Maplesoft's latest version of its analysis and calculation software offers a range of new tools built on Maplesoft's technology platform of smart documents, powerful mathematics and seamless connectivity to engineering design tools. One of the standout features in the upgrade is direct connectivity between Maple 12 and popular CAD systems, including SolidWorks and Autodesk Inc.'s Inventor, allowing users to deploy mathematical capabilities to extend the range of analysis on CAD models. The upgrade also has tools that allow design engineers to tag designs electronically with rich technical documentation and calculations, better integrating design calculations into the overall engineering workflow. Other features include a new collection of Dynamic Systems modeling tools essential for dynamic modeling, as well as control design and signal processing capabilities, enabling engineers to develop these sophisticated math models faster and more accurately.
National Semiconductor is promising to free up engineers from weeks of tedious bench and research work when designing with light-emitting diodes (LEDs) with its new LED WEBENCH® design environment that can compare and pair up LED solutions in minutes. LED WEBENCH® helps engineers select from and design with more than 200 high-brightness LEDs, comparing products from leaders like Avago Technologies, Cree, Lite-On, OSRAM and others across multiple parameters such as light output, color, footprint and viewing angle. With a single keystroke, LED WEBENCH® matches an LED with an LED driver and creates an optimized power supply circuit. The engineer can set up their size and efficiency requirements and simulate the circuit behavior under dynamic conditions. After fine-tuning the system, the software's “BuildIt!” feature provides a complete bill of materials for the LED circuit and the ability to quickly ship a custom prototype kit.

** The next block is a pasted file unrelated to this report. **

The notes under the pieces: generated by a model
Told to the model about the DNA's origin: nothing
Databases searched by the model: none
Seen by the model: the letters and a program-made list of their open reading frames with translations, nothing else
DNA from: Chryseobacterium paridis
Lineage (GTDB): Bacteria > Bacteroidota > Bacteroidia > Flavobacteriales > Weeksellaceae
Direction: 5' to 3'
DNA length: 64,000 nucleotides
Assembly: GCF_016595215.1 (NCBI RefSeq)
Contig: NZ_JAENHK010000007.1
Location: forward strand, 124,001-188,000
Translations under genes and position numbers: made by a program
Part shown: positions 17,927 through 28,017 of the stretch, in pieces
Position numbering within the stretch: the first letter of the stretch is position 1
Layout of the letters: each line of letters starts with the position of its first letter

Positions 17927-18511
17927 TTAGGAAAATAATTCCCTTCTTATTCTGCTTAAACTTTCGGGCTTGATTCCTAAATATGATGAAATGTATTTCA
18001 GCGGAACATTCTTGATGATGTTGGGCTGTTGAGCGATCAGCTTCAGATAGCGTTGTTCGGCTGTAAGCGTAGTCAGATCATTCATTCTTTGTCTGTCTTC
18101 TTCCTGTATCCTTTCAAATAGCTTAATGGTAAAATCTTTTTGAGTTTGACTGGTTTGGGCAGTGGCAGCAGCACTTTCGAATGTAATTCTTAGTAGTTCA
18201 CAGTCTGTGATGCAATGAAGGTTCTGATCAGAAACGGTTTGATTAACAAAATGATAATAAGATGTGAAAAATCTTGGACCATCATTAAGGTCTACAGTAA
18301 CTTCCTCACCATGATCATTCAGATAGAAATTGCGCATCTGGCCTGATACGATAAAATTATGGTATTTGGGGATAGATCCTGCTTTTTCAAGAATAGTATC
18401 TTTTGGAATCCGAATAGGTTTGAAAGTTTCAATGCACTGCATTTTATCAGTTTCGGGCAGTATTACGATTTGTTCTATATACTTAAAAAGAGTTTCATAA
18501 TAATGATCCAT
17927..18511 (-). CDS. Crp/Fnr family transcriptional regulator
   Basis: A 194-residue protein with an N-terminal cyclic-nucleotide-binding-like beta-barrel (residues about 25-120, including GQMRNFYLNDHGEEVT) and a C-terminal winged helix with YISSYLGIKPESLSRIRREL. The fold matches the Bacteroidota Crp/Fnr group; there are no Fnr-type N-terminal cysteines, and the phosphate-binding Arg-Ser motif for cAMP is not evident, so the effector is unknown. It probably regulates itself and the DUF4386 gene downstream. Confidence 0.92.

Truchard will be presented the award at the 2014 Golden Mousetrap Awards ceremony during the co-located events Pacific Design & Manufacturing, MD&M West, WestPack, PLASTEC West, Electronics West, ATX West, and AeroCon.
In a bid to boost the viability of lithium-based electric car batteries, a team at Lawrence Berkeley National Laboratory has developed a chemistry that could possibly double an EV’s driving range while cutting its battery cost in half.
For industrial control applications, or even a simple assembly line, that machine can go almost 24/7 without a break. But what happens when the task is a little more complex? That’s where the “smart” machine would come in. The smart machine is one that has some simple (or complex in some cases) processing capability to be able to adapt to changing conditions. Such machines are suited for a host of applications, including automotive, aerospace, defense, medical, computers and electronics, telecommunications, consumer goods, and so on. This discussion will examine what’s possible with smart machines, and what tradeoffs need to be made to implement such a solution.